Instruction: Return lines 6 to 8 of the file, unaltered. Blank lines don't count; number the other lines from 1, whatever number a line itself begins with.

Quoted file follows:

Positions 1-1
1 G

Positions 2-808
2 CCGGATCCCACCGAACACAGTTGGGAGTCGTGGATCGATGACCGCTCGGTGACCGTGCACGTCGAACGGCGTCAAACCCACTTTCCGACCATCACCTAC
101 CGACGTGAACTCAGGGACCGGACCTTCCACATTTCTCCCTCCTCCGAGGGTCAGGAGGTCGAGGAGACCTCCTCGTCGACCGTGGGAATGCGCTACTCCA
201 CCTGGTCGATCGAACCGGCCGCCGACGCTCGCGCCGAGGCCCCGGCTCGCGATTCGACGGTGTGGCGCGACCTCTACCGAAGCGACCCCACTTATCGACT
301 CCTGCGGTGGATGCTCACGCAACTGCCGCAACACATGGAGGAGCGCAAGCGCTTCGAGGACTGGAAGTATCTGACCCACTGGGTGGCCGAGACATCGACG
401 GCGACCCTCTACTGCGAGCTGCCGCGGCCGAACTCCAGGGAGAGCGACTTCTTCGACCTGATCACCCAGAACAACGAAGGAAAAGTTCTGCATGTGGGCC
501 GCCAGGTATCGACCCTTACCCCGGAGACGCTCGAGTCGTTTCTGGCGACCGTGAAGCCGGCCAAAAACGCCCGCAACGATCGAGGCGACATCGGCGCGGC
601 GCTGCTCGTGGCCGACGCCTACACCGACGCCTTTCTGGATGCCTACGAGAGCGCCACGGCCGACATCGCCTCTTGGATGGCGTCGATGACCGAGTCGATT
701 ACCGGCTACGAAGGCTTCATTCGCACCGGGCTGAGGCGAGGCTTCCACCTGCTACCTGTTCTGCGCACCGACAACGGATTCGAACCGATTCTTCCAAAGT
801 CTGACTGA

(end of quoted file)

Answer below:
201 CCTGGTCGATCGAACCGGCCGCCGACGCTCGCGCCGAGGCCCCGGCTCGCGATTCGACGGTGTGGCGCGACCTCTACCGAAGCGACCCCACTTATCGACT
301 CCTGCGGTGGATGCTCACGCAACTGCCGCAACACATGGAGGAGCGCAAGCGCTTCGAGGACTGGAAGTATCTGACCCACTGGGTGGCCGAGACATCGACG
401 GCGACCCTCTACTGCGAGCTGCCGCGGCCGAACTCCAGGGAGAGCGACTTCTTCGACCTGATCACCCAGAACAACGAAGGAAAAGTTCTGCATGTGGGCC